Most civilian voters can only register in the place where they are currently living. Members of the regular armed forces and their husbands, wives or civil partners have a wider choice, however. Depending on individual circumstances, a regular armed forces member may be able to register:
- As an ordinary voter for the place in the UK where they are currently living
- As a service voter for the place in the UK where they are currently living
- As a service voter for the place in the UK where they would be living if they were not in the armed forces
- If they cannot say where they would be living if they not in the armed forces, they can give their last UK address before they took up the post.
Another option for some stationed overseas is to register as an overseas voter. Overseas voters can only vote in UK and European parliamentary elections, but not (for example) the Scottish Independence Referendum on 18 September 2014. 'Overseas voter' registration may be suitable for some in long-service posts overseas. More about overseas voter registration for British Citizens living abroad.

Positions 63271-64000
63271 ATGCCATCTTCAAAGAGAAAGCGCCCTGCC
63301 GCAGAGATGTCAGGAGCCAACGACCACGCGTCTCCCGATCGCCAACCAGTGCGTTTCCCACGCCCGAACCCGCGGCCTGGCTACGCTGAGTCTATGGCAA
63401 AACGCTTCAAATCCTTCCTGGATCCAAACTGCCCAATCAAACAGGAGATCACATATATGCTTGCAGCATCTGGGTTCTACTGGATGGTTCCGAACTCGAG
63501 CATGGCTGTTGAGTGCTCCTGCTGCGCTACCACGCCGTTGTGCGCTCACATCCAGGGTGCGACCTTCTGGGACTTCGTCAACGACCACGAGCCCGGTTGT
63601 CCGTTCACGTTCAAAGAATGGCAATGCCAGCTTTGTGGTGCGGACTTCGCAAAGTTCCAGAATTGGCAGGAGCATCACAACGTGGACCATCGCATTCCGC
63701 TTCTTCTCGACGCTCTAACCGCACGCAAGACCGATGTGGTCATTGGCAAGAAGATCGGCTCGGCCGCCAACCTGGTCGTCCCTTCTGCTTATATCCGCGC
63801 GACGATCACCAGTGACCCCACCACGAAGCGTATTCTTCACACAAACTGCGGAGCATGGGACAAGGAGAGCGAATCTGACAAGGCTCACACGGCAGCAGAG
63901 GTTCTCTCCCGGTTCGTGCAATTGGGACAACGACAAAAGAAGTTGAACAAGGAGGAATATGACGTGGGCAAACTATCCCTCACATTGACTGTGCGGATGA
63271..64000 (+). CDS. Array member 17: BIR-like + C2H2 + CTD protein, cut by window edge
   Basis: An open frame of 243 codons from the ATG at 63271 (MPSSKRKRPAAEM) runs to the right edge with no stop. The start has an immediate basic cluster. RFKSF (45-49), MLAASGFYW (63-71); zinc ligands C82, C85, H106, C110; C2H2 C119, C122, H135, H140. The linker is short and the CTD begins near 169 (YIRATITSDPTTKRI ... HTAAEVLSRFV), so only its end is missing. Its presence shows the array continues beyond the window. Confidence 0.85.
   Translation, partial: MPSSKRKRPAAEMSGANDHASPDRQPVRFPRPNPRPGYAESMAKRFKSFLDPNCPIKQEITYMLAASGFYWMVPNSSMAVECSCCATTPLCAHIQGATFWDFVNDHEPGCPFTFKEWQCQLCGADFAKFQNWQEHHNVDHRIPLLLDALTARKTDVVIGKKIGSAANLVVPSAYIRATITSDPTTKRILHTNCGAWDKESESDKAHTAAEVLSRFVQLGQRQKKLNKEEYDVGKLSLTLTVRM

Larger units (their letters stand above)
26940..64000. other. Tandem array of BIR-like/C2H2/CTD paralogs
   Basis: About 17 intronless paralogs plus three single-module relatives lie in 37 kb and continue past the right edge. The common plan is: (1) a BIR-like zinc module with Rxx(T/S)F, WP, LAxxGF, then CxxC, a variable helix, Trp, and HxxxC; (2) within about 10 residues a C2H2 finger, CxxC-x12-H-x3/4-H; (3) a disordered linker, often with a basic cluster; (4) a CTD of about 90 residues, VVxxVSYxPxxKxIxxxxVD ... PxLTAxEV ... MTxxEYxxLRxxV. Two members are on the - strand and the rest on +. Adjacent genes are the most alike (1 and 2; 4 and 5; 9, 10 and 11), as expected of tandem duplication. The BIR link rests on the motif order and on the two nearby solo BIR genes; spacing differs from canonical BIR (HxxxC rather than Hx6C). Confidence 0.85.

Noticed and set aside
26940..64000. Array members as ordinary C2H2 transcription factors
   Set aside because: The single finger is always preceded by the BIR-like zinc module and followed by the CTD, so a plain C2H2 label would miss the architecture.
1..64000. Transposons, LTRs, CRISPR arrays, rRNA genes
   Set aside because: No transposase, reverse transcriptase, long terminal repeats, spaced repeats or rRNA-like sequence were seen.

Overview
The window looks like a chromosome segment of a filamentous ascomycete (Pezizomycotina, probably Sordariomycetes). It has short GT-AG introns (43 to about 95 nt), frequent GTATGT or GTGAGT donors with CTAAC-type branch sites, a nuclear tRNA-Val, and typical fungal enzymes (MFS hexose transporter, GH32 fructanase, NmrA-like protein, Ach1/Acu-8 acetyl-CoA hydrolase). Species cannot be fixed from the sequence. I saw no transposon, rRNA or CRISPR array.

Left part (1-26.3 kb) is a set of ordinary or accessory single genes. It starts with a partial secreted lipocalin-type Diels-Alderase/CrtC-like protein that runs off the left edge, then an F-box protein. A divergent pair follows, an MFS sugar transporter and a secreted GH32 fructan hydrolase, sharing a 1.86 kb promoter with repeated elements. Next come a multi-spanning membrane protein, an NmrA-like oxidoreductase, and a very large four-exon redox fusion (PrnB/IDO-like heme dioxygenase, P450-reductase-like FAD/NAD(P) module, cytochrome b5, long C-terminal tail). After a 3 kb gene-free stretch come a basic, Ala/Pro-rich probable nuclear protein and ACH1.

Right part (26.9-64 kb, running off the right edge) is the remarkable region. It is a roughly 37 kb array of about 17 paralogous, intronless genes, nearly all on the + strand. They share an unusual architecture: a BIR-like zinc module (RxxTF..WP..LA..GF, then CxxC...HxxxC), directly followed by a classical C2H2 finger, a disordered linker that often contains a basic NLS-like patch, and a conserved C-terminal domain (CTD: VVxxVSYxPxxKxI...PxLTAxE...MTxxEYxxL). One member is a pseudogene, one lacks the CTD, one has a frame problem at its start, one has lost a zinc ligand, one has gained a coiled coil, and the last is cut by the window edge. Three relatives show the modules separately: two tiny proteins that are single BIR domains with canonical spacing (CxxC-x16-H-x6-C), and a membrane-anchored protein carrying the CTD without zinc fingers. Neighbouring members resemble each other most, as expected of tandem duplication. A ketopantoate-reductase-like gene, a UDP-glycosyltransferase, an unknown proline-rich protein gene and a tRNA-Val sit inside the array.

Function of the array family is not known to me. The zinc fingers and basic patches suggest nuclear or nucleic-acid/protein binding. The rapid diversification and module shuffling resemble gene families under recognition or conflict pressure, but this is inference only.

Registering in a constituency does not mean, of course, that you physically have to vote in the constituency. You can arrange either a proxy vote (recommended for most voters stationed or deployed overseas) or a postal vote.
This unofficial note does not cover all situations. If in doubt, consult the local authority's Electoral Registration Officer, or your Unit Registration Officer. In case of difficulty, BAFF members are welcome to consult BAFF.
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